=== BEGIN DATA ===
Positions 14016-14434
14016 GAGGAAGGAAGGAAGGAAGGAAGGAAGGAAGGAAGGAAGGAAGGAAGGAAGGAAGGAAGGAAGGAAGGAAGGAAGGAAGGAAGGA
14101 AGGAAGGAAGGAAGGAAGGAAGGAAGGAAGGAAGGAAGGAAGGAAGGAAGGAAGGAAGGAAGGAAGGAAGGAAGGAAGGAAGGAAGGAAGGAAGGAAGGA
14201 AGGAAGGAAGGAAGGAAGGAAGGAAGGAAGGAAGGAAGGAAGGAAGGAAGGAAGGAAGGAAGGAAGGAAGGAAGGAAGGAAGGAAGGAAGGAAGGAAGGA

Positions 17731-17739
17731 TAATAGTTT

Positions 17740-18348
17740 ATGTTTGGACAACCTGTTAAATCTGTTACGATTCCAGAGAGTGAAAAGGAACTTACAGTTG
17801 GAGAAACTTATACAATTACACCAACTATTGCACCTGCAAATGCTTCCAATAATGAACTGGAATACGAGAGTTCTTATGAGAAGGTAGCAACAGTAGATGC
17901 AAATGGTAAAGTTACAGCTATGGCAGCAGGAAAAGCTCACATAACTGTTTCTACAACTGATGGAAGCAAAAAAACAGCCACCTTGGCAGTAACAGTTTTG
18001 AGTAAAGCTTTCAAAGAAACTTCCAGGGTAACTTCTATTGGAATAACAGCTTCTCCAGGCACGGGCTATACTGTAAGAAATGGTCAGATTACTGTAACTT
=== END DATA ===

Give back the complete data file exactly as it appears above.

Positions 14016-14434
14016 GAGGAAGGAAGGAAGGAAGGAAGGAAGGAAGGAAGGAAGGAAGGAAGGAAGGAAGGAAGGAAGGAAGGAAGGAAGGAAGGAAGGA
14101 AGGAAGGAAGGAAGGAAGGAAGGAAGGAAGGAAGGAAGGAAGGAAGGAAGGAAGGAAGGAAGGAAGGAAGGAAGGAAGGAAGGAAGGAAGGAAGGAAGGA
14201 AGGAAGGAAGGAAGGAAGGAAGGAAGGAAGGAAGGAAGGAAGGAAGGAAGGAAGGAAGGAAGGAAGGAAGGAAGGAAGGAAGGAAGGAAGGAAGGAAGGA

Positions 17731-17739
17731 TAATAGTTT

Positions 17740-18348
17740 ATGTTTGGACAACCTGTTAAATCTGTTACGATTCCAGAGAGTGAAAAGGAACTTACAGTTG
17801 GAGAAACTTATACAATTACACCAACTATTGCACCTGCAAATGCTTCCAATAATGAACTGGAATACGAGAGTTCTTATGAGAAGGTAGCAACAGTAGATGC
17901 AAATGGTAAAGTTACAGCTATGGCAGCAGGAAAAGCTCACATAACTGTTTCTACAACTGATGGAAGCAAAAAAACAGCCACCTTGGCAGTAACAGTTTTG
18001 AGTAAAGCTTTCAAAGAAACTTCCAGGGTAACTTCTATTGGAATAACAGCTTCTCCAGGCACGGGCTATACTGTAAGAAATGGTCAGATTACTGTAACTT